(Coady Photography photos of Gear Jockey winning the $1 million Ainsworth Turf Sprint)

FRANKLIN, Ky. (Saturday, Sept. 9, 2023) — On a day when past stakes-winners at Kentucky Downs proved dominant, the $1 million, Grade 2 Ainsworth Turf Sprint came down to two former winners over the course.

Gear Jockey, winner of the 2021 Turf Sprint, loomed alongside pacesetter Bad Beat Brian with an eighth-mile to go, but 2022 Franklin-Simpson winner One Timer was flying fast on the outside. The two came to the wire together. Or almost together. Gear Jockey, with Jose Lezcano aboard, held on to win by a short head. Bad Beat Brian, who last year won a Kentucky Downs allowance race, grudgingly gave way to finish another neck back in third, with Olympic Runner another neck back in fourth.

“We’re pretty happy,” understated winning trainer Rusty Arnold. “He’s a favorite. I thought he had lost his edge. He’s had his issues, and we thought we had him in pretty good shape. He loves this course. Two times he’s won on it, so obviously he does. Great ride. Very happy.

“He won kind of the same way two years ago. We wanted to run here last year. We missed it. It’s nice to get him back.”

In victory, Gear Jockey earned another fees-paid berth in the $1 million Breeders’ Cup Turf Sprint, this time at Santa Anita. Gear Jockey finished sixth in the Breeders’ Cup at Del Mar two years ago.

It was Gear Jockey’s first win since the 2021 Turf Sprint nine races ago. He was off eight months after getting the winter off when he fell off form. Arnold was able to get only one prep into the 6-year-old horse, in which Gear Jockey finished last of six that day in a $150,000 stakes at Colonial Downs. Arnold was forced to scratch from a planned earlier race at Ellis Park when a sprinkler issue flooded the turf course and necessitated the race moving to dirt.

But everything was smooth sailing with the big money on the line. Lezcano settled the horse into second behind front-running Bad Beat Brian.

Bad Beat Brian and jockey Chris Emigh rattled off fractions of 21.77 seconds for the first quarter-mile and 45.08 for the half before Gear Jockey engaged the leader after five-eighths of a mile in 57.23 seconds. Gear Jockey covered six furlongs over firm turf in 1:10.59  and paid $48.60 to win as the seventh choice in the field of 11 older horses. In the mad dash to the wire, a total of a length separated the winner from sixth-place Front Run the Fed and seventh-place Eamonn.

“He broke very sharp,” Lezcano said. “He gave me the same race he gave me two years ago when he won here. To be honest with you, I knew it was going to be very close. At first, I thought the other horse (One Timer) got me. I thought he got me in the last bob and I was like” — he illustrated by clenching his teeth — “I really didn’t know. Sometimes you know. The angle here is different so it’s hard to know.

“I was very happy for the horse. He is a tough horse and he tries all the time. I am very happy for Rusty and his whole team. They work very hard.”

Jockey E.T. Baird also thought One Timer won.

“I thought I got there,” Baird said. “He ran good. They out-footed me the first part so I just conceded and held him together. I didn’t know at the wire. I knew it was going to be close. He ran hard.”

One Timer is a fast horse and broke on the rail. But he was fifth early on, several lengths behind Bad Beat Brian.

“The other horse, Bad Beat Brian, caught a flier,” said Larry Rivelli, One Timer’s trainer. “We’ve run against him several times and we’ve been in front of him. There’s nothing you can do. He just got us. Baird knows the horse well enough that he let him settle in.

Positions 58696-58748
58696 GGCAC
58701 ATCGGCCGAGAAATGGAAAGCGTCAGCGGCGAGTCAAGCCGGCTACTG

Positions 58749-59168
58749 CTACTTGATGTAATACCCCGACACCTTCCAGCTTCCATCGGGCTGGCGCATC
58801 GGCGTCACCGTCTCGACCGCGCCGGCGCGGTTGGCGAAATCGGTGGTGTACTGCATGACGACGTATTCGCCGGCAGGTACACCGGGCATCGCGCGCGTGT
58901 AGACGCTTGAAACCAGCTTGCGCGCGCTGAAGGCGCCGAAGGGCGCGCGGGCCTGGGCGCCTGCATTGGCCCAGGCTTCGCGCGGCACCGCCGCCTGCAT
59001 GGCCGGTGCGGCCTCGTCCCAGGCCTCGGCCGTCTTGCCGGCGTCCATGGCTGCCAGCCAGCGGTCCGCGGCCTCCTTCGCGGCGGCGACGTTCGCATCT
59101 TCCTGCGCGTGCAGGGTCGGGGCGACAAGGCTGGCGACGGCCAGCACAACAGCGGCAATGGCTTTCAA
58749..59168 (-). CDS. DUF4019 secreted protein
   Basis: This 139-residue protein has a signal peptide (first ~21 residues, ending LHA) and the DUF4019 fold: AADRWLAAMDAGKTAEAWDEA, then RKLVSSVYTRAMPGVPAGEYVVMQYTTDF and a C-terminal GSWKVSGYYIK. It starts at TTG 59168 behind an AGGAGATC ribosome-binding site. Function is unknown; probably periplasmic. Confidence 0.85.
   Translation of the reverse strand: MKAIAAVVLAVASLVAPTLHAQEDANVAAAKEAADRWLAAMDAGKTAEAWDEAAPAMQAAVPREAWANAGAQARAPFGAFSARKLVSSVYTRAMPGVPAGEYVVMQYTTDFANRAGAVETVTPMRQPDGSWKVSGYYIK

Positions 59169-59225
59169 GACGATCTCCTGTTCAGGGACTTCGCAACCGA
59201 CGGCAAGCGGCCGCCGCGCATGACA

“He likes this track. We’ll see him next year. Same race. That’s what we’re going to do. We’ll run him in the Breeders’ Cup and give him some time off.”

Bad Beat Brian continued to prove a great $40,000 claim by trainer Brittany Vanden Berg during the 2022 Ellis Park meet.

“He looked like he was going to carry on,” said Vanden Berg, who is married to Emigh. “Chris said, ‘I caught a flier when I broke. I’m going to take advantage of this.’ He went to the lead, and was like, ‘I better keep him in hand, keep him in hand. I know they’re going to be coming.’ He said, ‘Just at the end Gear Jockey kind of got a little in front of me, but Brian started fighting back. But then I just got overtook at the end.’ I was screaming so loud I actually ended up over the fence. My legs were off the ground. It was so close, I couldn’t decipher it.”


Gear Jockey, a Kentucky-bred son of Twirling Candy, now is 5-2-6 in 24 starts, earning $1,586,651 with the $589,680 payday for owner-breeder Brad Kelley’s Calumet Farm. Kelley, a native of Simpson County, is a previous owner of Kentucky Downs.

“We had this horse in at Ellis to get him ready,” Arnold said. “We got him down there and were ready to go. It was a beautiful day, but the sprinklers had been left on all night so we couldn’t run him. Then we were scrambling, and I don’t think he got to Virginia the right way. It was a disaster. Then we just pointed for here. He had three really, really good works.


“We thought we had him right, but there is a way of being fit and there is racing fit. Everybody else has been running and we’ve been on the shelf with one start in a year basically.

“He’s had his issues. You get him over here without his issues and you’ve got a different horse.  Each time he ran one of those there was a reason for it. We tried to give him the winter off and get him right. The only one we kind of scratched our head on was the last race in Virginia because we thought we had him good enough to run a good race. We knew we were coming here. But he didn’t run at all. We had shipped down the day before and nothing went right. Everything went right for this one.”


Rounding out the field were Cogburn, Front Run the Fed, Eamonn, Dr. Zempf, Dream Shake, Counterstrike and Noble Reflection.

- Kentucky Downs